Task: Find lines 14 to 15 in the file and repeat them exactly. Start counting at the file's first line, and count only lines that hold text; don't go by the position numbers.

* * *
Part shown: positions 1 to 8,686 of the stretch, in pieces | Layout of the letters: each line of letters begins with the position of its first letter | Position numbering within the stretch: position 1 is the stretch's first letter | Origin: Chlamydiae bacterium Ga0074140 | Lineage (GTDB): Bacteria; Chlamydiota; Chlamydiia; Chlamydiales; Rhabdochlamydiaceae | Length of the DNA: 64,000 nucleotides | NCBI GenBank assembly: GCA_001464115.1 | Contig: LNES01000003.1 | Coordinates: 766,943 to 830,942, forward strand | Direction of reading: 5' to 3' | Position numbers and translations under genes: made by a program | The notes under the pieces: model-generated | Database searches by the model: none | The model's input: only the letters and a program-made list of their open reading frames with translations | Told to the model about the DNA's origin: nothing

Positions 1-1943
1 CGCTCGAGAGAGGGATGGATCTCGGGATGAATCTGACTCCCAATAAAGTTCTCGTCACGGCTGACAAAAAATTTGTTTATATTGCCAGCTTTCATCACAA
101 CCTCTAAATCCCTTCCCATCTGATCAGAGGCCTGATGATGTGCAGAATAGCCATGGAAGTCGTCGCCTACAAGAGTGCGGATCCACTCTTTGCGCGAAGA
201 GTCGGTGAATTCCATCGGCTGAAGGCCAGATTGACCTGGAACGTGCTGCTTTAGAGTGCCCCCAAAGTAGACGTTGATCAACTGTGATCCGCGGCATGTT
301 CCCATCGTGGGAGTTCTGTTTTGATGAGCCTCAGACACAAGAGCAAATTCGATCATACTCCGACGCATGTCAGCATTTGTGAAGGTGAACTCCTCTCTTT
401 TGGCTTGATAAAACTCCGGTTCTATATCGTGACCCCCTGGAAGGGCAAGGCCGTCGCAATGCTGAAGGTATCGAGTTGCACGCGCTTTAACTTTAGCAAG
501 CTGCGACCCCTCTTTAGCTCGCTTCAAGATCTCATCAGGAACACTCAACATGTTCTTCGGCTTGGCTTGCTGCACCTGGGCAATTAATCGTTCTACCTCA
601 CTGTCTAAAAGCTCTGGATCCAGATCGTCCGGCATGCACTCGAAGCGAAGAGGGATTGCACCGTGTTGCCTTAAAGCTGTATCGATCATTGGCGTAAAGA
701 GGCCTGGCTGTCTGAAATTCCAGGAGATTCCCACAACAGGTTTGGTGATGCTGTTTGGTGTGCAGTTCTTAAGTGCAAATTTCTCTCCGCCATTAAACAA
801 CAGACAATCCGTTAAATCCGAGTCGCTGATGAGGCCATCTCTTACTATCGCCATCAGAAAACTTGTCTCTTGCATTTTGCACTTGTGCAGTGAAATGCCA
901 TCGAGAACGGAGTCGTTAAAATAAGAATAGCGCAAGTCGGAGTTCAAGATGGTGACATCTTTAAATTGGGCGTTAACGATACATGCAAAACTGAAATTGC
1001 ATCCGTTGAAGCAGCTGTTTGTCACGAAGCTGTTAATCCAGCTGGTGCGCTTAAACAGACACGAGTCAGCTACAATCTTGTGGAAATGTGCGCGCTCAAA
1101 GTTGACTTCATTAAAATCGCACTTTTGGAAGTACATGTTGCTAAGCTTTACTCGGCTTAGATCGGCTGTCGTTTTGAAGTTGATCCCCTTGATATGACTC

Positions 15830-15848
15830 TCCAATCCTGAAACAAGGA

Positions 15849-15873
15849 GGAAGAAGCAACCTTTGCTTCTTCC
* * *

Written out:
1101 GTTGACTTCATTAAAATCGCACTTTTGGAAGTACATGTTGCTAAGCTTTACTCGGCTTAGATCGGCTGTCGTTTTGAAGTTGATCCCCTTGATATGACTC

Positions 15830-15848